Conversion between lbf and Newtons

  • #1
I know there are 4.48 N in 1 pound force. The only way I can derive this is dividing 9.8 m/s^2 by 2.2 lbm/kg. The result shows that there 4.48 N in 1 lbm, but shouldn't it be that there are 4.48 N in 1 lbf. Can anyone clear this up or show a better derivation? Thanks
 

Answers and Replies

  • #2
HallsofIvy
Science Advisor
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On the surface of the earth, which is indicated by your using 9.81, one pound force IS one pound "mass". (I put "mass" in quotes because, strictly speaking, the pound IS a unit of force, not mass. When you talk about "one lbm" you mean the mass that, at the surface of the earth, would weigh one pound.)
 
  • #3
so then it would be valid to say that 1 lbf = 1 lbm*ft/s^2 when g has a magnitude of 32.2 ft/s^2?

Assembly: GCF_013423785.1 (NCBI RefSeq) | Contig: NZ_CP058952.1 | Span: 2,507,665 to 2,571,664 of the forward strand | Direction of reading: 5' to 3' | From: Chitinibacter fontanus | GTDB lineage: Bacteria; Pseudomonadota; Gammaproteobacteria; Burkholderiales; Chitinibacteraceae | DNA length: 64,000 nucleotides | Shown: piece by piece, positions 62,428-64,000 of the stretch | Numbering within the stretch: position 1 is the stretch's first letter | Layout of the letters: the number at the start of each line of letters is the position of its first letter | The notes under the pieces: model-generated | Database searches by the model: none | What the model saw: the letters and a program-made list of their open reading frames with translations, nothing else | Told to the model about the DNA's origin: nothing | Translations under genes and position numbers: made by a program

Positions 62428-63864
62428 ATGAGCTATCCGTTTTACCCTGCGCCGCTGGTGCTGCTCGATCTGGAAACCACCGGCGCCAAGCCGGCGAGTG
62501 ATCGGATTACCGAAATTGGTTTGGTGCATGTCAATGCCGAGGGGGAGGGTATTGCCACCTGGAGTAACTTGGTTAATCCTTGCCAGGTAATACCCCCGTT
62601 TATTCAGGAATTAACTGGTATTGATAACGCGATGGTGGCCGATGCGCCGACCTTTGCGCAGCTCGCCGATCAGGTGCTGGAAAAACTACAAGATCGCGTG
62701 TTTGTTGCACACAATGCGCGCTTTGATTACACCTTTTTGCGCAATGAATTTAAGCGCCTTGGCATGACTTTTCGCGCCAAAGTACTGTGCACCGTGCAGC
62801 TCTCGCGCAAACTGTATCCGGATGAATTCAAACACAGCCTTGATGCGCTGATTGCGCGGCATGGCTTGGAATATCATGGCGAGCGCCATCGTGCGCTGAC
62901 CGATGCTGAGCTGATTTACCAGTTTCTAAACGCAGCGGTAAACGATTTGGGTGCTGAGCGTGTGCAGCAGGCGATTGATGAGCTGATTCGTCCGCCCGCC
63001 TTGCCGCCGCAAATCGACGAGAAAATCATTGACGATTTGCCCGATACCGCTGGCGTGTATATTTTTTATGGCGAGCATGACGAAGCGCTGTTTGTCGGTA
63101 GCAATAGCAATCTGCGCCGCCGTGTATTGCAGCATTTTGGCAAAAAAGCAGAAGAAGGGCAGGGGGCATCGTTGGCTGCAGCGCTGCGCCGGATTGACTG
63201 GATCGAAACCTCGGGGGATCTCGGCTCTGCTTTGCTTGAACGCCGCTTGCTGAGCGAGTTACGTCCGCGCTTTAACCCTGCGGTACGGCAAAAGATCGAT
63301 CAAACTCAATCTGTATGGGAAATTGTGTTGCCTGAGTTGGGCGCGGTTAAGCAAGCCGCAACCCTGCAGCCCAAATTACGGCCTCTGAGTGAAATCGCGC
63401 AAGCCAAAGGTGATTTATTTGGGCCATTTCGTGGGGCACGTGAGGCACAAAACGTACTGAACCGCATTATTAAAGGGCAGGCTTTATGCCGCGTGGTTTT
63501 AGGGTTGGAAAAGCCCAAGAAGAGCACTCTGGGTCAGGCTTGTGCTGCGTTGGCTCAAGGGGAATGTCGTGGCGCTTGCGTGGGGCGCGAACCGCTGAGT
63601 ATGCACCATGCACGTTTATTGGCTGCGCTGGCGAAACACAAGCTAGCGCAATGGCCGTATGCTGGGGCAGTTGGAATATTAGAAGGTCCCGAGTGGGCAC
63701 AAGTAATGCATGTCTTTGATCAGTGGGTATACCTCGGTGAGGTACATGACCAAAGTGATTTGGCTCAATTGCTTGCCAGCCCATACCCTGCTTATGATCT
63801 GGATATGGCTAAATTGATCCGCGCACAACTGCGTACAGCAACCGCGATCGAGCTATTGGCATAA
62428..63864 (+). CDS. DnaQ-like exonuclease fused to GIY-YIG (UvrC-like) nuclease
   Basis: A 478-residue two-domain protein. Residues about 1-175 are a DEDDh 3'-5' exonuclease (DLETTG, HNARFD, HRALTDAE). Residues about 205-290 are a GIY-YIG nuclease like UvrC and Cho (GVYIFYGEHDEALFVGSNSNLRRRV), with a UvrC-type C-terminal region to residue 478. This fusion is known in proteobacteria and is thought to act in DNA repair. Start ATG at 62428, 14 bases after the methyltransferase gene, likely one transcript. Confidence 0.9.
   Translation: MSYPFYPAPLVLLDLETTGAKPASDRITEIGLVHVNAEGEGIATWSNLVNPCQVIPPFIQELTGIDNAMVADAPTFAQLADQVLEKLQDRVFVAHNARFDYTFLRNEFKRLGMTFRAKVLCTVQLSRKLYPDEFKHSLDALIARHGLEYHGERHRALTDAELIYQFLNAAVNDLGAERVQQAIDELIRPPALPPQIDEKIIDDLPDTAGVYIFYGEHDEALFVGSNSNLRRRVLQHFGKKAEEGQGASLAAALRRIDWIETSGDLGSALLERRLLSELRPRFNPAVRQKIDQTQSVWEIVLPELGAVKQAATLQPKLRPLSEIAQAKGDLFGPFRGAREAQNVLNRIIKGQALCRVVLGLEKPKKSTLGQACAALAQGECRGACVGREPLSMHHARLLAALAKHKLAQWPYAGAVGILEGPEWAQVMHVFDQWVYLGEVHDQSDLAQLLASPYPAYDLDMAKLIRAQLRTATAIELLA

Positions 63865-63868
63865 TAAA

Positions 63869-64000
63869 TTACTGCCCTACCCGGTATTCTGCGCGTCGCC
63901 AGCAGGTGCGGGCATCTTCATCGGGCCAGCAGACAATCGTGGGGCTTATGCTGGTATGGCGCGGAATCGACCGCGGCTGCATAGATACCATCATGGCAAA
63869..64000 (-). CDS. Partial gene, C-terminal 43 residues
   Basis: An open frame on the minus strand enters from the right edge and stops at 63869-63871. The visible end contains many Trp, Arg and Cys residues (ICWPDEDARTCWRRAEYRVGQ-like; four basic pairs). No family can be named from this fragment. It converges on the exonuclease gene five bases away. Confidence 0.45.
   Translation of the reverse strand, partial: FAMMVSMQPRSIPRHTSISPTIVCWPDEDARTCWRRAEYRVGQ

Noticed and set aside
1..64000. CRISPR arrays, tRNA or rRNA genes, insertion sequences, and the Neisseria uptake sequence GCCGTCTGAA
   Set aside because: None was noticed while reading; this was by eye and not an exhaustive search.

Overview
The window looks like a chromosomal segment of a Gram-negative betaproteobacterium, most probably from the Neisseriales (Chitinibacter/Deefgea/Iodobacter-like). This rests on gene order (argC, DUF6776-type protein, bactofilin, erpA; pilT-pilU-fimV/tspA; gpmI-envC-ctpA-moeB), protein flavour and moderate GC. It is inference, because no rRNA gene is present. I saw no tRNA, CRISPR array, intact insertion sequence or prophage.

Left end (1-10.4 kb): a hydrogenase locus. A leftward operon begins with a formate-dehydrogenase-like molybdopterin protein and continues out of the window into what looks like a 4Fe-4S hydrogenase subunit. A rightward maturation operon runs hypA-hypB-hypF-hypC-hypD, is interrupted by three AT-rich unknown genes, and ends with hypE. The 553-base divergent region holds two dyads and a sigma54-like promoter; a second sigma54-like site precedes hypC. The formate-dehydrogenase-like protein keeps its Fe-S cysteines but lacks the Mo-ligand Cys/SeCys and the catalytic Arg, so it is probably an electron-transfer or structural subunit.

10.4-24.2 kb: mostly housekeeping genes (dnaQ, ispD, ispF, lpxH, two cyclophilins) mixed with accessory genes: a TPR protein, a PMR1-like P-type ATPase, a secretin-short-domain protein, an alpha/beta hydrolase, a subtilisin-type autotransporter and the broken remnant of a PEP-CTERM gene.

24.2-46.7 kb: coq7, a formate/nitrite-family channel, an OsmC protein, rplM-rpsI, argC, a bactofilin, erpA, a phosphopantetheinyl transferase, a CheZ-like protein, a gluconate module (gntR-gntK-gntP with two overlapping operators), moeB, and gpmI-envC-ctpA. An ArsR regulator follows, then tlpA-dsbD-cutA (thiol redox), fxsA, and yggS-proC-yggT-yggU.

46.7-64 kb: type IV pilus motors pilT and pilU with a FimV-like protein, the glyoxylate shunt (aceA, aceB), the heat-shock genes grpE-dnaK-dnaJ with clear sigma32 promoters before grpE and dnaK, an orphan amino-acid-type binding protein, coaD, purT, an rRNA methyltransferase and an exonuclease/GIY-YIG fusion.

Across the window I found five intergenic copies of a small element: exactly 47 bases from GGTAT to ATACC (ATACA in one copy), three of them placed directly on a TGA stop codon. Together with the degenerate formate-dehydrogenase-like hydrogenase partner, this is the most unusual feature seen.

• #4
FredGarvin
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You are correct. Using Newton's 2nd Law in the fps system, it is expressed as:

[tex]F = m \frac{a}{g_c}[/tex]

In this formulation, [tex]a[/tex] is the local acceleration due to gravity and [tex]g_c[/tex] = 32.17405 lb·ft/(lbf·s²)

You will run into different opinions on the use. I am of the opinion that one should always designate what you are talking about, i.e. [tex]lb_m[/tex] or [tex]lb_f[/tex]
 
Last edited:
  • #5
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This is why the metric system rocks.
 
  • #6
You couldn't possibly be anymore correct about that statment. stupid slugs, lbm, and lbf!!!!
 
  • #7
FredGarvin
Science Advisor
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Confession: I admit that sometimes, when I am just not thinking correctly, I'll convert a problem to SI units to do the calculations. Shhhh....don't say that too loudly.
 

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